The impact of Kona conditions on race performance.

Alan Couzens, M.S. (Sports Science)

Oct 13th, 2016

Well, another year of the Ironman World Champs in Kona is in the books. In many ways, a typically tough year on the Big Island – as the copy on the broadcast goes – one of the toughest places in the world to race. But, in this case, that’s not just sensationalism. Kona really is an incredibly tough environment to race 140.6 miles in. From the high temperatures that reflect from the lava rock to the wind that sweeps relentlessly across the barren landscape to, perhaps the toughest element of all – the saturating humidity of the place, Kona really is a race in which the environment is every bit as much a rival as your competition &, it’s an environment where, realistically, you have to be willing to give up some of your normal performance numbers to these conditions. This was a point made by this year’s winner, Jan Frodeno in his “Breakfast with Bob” interview embedded below (well worth a listen!). He makes those comments at about the 8 min mark

Jan says…

“You have to come here at your very best game, prepared as well as you can be, and then pretend to race at altitude. You’ve just got to be willing to give an extra 10-20% to the conditions.”

Frankly, I thought that this is a brilliant way of viewing the race! -- Even when fitness is very high and the athlete is fully prepared for the heat and they fuel/drink optimally, athletes should still expect their output to be somewhat compromised by the conditions.

In my own experience in preparing athletes for the Kona conditions, I have always encouraged athletes to expect performances towards the lower end of the projected range. But I had never gone that extra step of actually quantifying this impact of Kona conditions on performance. Until now….

Below you’ll find data from the previous 3 years of my crews' Kona racing that compares the average percentage of efficiency factor (power/HR & pace/HR) for race day performance for the team compared to the average training E.F. from the month leading in. This directly attempts to answer that question that Jan posed – just how much performance do athletes need to expect to “give up to” the Kona conditions.

The 3 years (2014, 2015, 2016) have spanned a fairly normal range for Kona, with average temps ranging from 80-84 degrees F, max temps of 86-89 degrees F and mean humidity numbers of 64-67%. 2015 was the hottest of the years at 84F avg temp and 89 max. 2014 was the ‘coolest’.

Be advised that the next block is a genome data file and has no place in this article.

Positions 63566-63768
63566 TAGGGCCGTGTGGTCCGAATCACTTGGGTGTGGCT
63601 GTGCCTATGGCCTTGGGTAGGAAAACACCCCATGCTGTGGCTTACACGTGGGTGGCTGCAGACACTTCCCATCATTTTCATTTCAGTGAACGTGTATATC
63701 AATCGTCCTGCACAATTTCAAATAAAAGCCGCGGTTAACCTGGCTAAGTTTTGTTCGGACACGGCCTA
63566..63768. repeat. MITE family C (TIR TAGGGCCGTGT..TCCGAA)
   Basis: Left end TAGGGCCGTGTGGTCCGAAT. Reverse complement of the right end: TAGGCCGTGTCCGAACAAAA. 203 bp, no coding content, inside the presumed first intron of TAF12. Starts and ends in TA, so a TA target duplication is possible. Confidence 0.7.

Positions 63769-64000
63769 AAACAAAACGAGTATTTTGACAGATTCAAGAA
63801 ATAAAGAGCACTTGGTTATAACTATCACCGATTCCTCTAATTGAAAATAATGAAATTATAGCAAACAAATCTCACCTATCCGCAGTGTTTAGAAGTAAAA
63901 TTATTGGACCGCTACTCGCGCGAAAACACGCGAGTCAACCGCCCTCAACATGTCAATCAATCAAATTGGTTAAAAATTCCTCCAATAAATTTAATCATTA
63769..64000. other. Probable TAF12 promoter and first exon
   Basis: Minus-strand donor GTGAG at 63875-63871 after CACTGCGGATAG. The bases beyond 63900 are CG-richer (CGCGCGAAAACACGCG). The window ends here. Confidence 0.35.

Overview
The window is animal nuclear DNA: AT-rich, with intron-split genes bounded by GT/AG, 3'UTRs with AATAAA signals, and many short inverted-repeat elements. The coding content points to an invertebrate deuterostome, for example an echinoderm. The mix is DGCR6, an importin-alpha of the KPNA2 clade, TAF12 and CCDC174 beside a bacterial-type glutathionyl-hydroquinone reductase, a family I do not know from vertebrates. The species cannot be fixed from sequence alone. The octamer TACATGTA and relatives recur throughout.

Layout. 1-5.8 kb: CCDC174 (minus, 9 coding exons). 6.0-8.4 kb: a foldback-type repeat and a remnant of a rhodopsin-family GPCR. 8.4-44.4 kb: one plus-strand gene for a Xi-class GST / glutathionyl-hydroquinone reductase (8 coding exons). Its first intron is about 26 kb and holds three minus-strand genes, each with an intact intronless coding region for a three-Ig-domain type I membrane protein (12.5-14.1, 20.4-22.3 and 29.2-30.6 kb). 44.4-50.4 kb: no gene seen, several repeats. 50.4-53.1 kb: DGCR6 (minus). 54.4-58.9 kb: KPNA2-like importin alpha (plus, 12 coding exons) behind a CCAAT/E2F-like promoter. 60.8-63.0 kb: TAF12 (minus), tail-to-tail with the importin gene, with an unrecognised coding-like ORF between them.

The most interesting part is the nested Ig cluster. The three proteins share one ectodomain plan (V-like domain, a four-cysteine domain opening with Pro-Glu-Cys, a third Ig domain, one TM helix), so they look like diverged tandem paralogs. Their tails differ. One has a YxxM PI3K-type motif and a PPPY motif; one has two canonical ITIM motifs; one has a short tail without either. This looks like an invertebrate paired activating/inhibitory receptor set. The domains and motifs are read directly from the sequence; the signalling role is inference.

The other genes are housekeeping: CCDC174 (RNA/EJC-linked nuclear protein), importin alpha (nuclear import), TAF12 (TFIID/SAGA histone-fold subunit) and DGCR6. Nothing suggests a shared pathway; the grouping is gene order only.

In looking at the results, Jan’s ‘give up 10-20% to the conditions’ rule holds up pretty well. The mean drop in E.F. compared to home training numbers from the month before was 17%. In other words, if the athlete’s home E.F. was 2.0, they could expect to race at an E.F. of ~1.7.

The range across years was 13% in the coolest year (2014), i.e. 87% of the home E.F. training numbers to 20% in the hottest year (2015 - 86 degrees F) with 80% of the home E.F. training numbers.

Below you'll find a calculator based on the above data to show the drop in pace/power that you can expect for different conditions. Just enter your normal 'home' E.F. numbers from recent training, along with your target heart rate for each for the race, and slide the slider to the temperature in Kona to see the drop in pace/power you can expect.

E.F.Heart RatePredicted Power/Pace
(vs home)
Normal Bike:
Normal Run:
Temperature:73F (100 %)

Across disciplines, the run was significantly more condition affected than the bike, with an average loss of 20% (80% home EF), compared to 14% (86% home EF) on the bike. This was also more affected in the extreme year, with a mean drop to 70% of home run E.F. numbers for my crew in 2015. In other words, if athletes were normally running 7:30’s at race heart rates back home, they were jogging 9:45’s on the Kona course in 2015! It was not a good year.

The above adds some further context to that relationship between race day power/pace vs training power/pace. While the ‘rule of thumb’ in cool weather races might be to expect ~5% decoupling across the bike, & potentially, a further 5% across the run for a race day average somewhere in the 5-10% mark, it is clear that in more challenging conditions like Kona, these rules no longer hold.

I will keep adding data from previous races to this to assess how different conditions, both in Kona and in other races, both cooler and with less humidity, compare in how much the conditions reduce training numbers. I'll be interested to see how cooler races stack up. The trendline on the chart suggests that it would take a 73F race day to equal training numbers. There aren't too many of those around but it will be interesting to throw in a bit of data from those high 70's F races

The standard deviation of the above data was 10% on the bike and 13% on the run. This makes sense considering we’re dealing with a bunch of different variables in addition to the heat - humidity, size of the athlete, absolute output, time of acclimation, fluid intake etc. Given this multitude of (probably non linear) variables, it makes a lot of sense to me to build up a neural network to come up with a predictive model of what race time an athlete should expect given fitness coming in and a given combination of all of the above variables. I will be working on that over coming weeks.

But, in the meantime, hopefully the above data adds some useful context on what to expect from yourself or your athletes on race day &, just how high ‘cool fitness’ needs to be in order to pull out a competitive result in Kona conditions. In the words of Jan – come in at your very best game.

Train (& race) smart,



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